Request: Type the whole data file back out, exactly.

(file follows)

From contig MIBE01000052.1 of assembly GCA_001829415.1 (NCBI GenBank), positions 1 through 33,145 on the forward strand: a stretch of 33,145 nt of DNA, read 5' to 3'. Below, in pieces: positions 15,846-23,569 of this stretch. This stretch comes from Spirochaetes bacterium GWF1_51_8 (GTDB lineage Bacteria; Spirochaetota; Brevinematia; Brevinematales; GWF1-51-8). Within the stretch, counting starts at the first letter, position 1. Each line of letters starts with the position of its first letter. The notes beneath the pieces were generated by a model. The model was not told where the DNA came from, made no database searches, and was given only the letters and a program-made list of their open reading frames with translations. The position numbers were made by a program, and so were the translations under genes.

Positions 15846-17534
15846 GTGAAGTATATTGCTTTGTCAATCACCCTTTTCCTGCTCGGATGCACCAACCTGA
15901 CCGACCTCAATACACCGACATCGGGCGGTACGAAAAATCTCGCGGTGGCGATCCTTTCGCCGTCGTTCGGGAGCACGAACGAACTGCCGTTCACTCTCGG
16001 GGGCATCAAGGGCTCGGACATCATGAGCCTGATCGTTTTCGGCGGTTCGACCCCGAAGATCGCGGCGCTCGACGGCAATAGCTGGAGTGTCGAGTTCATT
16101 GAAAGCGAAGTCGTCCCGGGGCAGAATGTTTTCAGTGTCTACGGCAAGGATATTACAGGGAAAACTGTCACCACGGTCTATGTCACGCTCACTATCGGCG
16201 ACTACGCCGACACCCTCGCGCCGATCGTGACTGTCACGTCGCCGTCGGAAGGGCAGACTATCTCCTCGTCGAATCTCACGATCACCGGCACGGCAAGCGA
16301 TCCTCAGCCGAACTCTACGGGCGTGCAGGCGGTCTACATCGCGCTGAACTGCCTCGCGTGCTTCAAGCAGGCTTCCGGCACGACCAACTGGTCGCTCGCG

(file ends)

From contig MIBE01000052.1 of assembly GCA_001829415.1 (NCBI GenBank), positions 1 through 33,145 on the forward strand: a stretch of 33,145 nt of DNA, read 5' to 3'. Below, in pieces: positions 15,846-23,569 of this stretch. This stretch comes from Spirochaetes bacterium GWF1_51_8 (GTDB lineage Bacteria; Spirochaetota; Brevinematia; Brevinematales; GWF1-51-8). Within the stretch, counting starts at the first letter, position 1. Each line of letters starts with the position of its first letter. The notes beneath the pieces were generated by a model. The model was not told where the DNA came from, made no database searches, and was given only the letters and a program-made list of their open reading frames with translations. The position numbers were made by a program, and so were the translations under genes.

Positions 15846-17534
15846 GTGAAGTATATTGCTTTGTCAATCACCCTTTTCCTGCTCGGATGCACCAACCTGA
15901 CCGACCTCAATACACCGACATCGGGCGGTACGAAAAATCTCGCGGTGGCGATCCTTTCGCCGTCGTTCGGGAGCACGAACGAACTGCCGTTCACTCTCGG
16001 GGGCATCAAGGGCTCGGACATCATGAGCCTGATCGTTTTCGGCGGTTCGACCCCGAAGATCGCGGCGCTCGACGGCAATAGCTGGAGTGTCGAGTTCATT
16101 GAAAGCGAAGTCGTCCCGGGGCAGAATGTTTTCAGTGTCTACGGCAAGGATATTACAGGGAAAACTGTCACCACGGTCTATGTCACGCTCACTATCGGCG
16201 ACTACGCCGACACCCTCGCGCCGATCGTGACTGTCACGTCGCCGTCGGAAGGGCAGACTATCTCCTCGTCGAATCTCACGATCACCGGCACGGCAAGCGA
16301 TCCTCAGCCGAACTCTACGGGCGTGCAGGCGGTCTACATCGCGCTGAACTGCCTCGCGTGCTTCAAGCAGGCTTCCGGCACGACCAACTGGTCGCTCGCG